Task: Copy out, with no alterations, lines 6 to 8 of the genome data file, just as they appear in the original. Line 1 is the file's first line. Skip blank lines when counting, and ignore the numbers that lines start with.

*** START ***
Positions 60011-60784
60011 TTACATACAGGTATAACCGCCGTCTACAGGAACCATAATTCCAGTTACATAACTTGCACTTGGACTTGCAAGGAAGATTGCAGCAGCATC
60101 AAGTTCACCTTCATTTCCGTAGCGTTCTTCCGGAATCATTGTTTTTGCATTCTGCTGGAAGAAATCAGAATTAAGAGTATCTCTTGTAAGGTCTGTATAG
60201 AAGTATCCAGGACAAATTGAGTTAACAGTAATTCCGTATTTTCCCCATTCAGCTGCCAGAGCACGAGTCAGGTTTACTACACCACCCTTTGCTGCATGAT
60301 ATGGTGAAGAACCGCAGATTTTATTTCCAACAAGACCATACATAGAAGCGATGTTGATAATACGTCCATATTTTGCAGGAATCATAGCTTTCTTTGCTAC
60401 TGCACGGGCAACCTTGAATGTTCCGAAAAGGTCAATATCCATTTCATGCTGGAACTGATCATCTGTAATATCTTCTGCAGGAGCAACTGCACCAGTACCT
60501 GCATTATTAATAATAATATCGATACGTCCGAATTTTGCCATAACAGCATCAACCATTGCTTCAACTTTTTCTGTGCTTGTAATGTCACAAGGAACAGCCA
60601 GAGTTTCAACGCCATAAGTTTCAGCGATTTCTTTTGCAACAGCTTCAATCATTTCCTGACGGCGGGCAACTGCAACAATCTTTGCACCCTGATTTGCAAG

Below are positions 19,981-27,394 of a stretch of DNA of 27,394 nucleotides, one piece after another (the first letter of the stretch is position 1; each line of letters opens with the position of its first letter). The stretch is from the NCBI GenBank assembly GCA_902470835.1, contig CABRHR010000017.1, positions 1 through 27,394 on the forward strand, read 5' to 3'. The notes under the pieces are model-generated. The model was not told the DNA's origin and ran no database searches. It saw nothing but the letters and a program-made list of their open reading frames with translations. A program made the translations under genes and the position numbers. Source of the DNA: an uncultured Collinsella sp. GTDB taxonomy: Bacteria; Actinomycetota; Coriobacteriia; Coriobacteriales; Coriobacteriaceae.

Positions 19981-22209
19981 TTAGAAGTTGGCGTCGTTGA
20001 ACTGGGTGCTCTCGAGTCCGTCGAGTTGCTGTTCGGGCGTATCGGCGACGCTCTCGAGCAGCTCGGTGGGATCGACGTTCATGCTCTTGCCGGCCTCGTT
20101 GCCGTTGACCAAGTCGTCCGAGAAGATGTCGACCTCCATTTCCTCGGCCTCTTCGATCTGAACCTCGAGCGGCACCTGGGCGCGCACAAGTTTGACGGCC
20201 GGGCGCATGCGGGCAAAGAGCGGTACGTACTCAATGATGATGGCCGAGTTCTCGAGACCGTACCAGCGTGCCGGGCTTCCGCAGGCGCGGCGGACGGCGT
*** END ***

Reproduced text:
60401 TGCACGGGCAACCTTGAATGTTCCGAAAAGGTCAATATCCATTTCATGCTGGAACTGATCATCTGTAATATCTTCTGCAGGAGCAACTGCACCAGTACCT
60501 GCATTATTAATAATAATATCGATACGTCCGAATTTTGCCATAACAGCATCAACCATTGCTTCAACTTTTTCTGTGCTTGTAATGTCACAAGGAACAGCCA
60601 GAGTTTCAACGCCATAAGTTTCAGCGATTTCTTTTGCAACAGCTTCAATCATTTCCTGACGGCGGGCAACTGCAACAATCTTTGCACCCTGATTTGCAAG